Hamlin regarding health issues: “It’s my business”

On Friday afternoon at Martinsville Speedway, Denny Hamlin addressed the media regarding his health issues this past week. Hamlin was obviously aggravated by the questions that have been raised regarding the reasons he was not allowed to race last week at Auto Club Speedway.

Everything started last Friday at Auto Club Speedway when Hamlin began experiencing eye irritation. His initial thought was that he was beginning to get a sty. He assumed it would go away. After shopping with his wife on Saturday night, the irritation began to worsen. Late Saturday evening, Hamlin checked to see if medical staff was left at the infield care center. Upon visiting the care center, the initial thought was that Hamlin was experiencing complications form a sinus infection.

On Sunday, however, the condition was yet again worse than the day before. The decision was eventually made to not permit Hamlin to race due to his blurred vision. That situation seemed to set off some concern within the NASCAR community.

The series’ most popular driver, Dale Earnhardt Jr. commented about Hamlin’s situation, “I’m worried the perception is bad for NASCAR and the perception is bad for Denny.” He continued, “If Denny didn’t race because his vision is blurred and he had a sinus infection, NASCAR should put out a release and say, this is the timeline of the events and this is why we made this choice and this is protocol for going forward.” He also commented, “That answers everybody’s questions. Don’t you have questions? I have questions. We shouldn’t have questions. We should all feel pretty comfortable with what happened.” Earnhardt even went so far as to say a statement would clear Hamlin, “…of any wrongdoing or pressure or rumors.”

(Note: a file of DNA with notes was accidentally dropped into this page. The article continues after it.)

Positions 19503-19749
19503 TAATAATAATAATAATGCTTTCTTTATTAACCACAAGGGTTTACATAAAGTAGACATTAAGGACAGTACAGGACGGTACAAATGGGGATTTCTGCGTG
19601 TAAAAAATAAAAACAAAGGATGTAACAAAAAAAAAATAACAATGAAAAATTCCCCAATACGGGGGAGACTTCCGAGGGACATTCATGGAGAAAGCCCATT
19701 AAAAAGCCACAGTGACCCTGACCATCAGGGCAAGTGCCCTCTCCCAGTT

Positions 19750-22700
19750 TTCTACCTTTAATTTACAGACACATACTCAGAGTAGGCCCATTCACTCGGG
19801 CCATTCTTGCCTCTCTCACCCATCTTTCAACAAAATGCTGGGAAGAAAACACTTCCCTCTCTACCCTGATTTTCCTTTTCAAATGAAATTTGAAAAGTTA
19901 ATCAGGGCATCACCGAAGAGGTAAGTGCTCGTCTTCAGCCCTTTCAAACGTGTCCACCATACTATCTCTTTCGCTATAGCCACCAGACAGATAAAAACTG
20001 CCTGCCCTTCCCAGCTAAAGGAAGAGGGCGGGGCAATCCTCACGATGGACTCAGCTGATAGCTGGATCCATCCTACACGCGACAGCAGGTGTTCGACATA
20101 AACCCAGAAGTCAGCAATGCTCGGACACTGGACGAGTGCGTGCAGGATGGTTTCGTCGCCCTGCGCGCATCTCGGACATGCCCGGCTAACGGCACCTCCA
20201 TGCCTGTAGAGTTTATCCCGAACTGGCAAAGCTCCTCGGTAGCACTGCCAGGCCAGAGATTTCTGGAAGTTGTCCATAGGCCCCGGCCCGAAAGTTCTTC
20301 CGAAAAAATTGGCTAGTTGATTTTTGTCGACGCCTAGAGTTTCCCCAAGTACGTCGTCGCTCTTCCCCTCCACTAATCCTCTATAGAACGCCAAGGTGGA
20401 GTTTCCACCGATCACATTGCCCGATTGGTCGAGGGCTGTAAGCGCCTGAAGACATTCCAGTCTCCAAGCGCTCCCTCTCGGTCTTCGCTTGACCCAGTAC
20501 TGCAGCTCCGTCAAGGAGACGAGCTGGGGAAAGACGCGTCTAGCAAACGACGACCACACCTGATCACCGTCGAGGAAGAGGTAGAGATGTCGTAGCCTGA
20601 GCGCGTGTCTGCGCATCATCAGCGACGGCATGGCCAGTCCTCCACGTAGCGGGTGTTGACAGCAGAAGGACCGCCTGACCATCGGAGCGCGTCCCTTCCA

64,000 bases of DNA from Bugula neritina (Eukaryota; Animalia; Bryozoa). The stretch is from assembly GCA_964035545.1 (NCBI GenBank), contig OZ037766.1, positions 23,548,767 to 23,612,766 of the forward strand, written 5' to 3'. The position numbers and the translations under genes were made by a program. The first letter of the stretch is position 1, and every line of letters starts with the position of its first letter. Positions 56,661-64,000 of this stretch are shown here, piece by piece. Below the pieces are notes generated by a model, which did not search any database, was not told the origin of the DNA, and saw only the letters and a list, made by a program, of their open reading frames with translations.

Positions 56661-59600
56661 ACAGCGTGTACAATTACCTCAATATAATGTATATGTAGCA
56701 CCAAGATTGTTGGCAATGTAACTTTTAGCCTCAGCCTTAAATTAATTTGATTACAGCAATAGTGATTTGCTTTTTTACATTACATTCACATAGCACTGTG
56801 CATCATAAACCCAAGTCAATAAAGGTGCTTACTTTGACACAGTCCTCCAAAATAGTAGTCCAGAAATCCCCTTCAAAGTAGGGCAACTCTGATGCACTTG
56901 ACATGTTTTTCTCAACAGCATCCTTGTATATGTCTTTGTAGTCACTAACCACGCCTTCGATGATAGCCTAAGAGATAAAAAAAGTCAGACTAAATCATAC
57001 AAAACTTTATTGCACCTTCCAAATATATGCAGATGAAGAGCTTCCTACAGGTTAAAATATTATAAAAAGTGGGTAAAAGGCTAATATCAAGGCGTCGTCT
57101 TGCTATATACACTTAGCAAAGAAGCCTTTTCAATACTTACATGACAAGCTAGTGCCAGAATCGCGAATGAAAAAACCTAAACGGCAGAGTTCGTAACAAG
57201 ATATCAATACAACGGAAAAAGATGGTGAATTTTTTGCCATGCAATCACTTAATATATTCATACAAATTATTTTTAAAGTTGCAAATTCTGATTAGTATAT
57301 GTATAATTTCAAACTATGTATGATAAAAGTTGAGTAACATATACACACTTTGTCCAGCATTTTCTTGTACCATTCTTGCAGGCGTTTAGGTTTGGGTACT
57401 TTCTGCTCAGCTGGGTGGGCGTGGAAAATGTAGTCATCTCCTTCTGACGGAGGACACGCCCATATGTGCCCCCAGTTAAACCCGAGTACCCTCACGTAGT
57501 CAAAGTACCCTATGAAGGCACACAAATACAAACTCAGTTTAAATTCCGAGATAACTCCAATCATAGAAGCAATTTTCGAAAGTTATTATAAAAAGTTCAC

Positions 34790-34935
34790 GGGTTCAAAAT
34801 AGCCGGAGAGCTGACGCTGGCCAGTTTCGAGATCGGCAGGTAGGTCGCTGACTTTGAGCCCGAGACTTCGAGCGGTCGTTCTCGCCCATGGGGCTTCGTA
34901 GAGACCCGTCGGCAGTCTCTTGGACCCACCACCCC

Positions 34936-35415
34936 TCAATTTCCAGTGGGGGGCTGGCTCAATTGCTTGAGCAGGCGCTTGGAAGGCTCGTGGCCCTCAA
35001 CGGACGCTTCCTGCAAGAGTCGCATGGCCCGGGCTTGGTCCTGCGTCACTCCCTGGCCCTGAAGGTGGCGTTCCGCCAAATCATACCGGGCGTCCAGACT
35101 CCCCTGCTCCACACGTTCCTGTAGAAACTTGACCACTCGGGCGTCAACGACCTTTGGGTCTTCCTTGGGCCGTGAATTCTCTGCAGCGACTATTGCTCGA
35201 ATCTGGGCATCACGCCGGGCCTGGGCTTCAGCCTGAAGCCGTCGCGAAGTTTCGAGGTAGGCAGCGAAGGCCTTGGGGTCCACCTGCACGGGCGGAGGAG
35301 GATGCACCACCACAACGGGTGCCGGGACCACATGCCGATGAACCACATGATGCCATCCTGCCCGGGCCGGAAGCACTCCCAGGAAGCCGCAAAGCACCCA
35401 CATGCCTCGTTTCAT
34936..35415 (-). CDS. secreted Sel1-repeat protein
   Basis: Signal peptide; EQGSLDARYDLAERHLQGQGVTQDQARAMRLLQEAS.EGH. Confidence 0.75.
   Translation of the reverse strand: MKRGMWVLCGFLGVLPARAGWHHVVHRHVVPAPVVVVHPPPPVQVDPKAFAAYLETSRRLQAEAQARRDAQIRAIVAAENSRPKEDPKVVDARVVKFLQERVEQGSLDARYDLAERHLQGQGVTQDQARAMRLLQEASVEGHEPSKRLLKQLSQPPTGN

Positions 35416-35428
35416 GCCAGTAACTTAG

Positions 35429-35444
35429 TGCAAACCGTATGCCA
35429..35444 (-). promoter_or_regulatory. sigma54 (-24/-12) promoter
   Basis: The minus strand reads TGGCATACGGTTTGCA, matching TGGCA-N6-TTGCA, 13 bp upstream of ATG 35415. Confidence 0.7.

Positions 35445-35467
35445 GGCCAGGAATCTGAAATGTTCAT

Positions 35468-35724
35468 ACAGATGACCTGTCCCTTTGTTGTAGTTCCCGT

The issue with statements similar to Earnhardt’s is that Hamlin, as well as anyone else, have rights that prevent anyone else releasing medical information about them without their permission. Granted Earnhardt’s comment didn’t directly ask for that, but it did seem somewhat implied.

NASCAR’s statement about the incident may well have also been used to fuel the fire. NASCAR spokesman, Kerry Tharp, told USA Today Sports, “Information regarding Denny Hamlin’s health and medical condition should come from Denny and/or Joe Gibbs Racing. As our policy, Denny will be allowed to return to on track competition after NASCAR receives notification that he has been medically cleared by his physicians to race.”

That statement is really all NASCAR can do. Just as in the Jeremy Mayfield case a few years ago, as well AJ Allmendinger’s situation, NASCAR itself cannot publicly reveal medical information about anyone without their permission, though many feel they should.

Competitors, fans, media or any other entity, only has the right to know what a given person wants them to know in regards to said person’s health or medical situation. No one was put in danger in this situation, the system worked as it was designed to.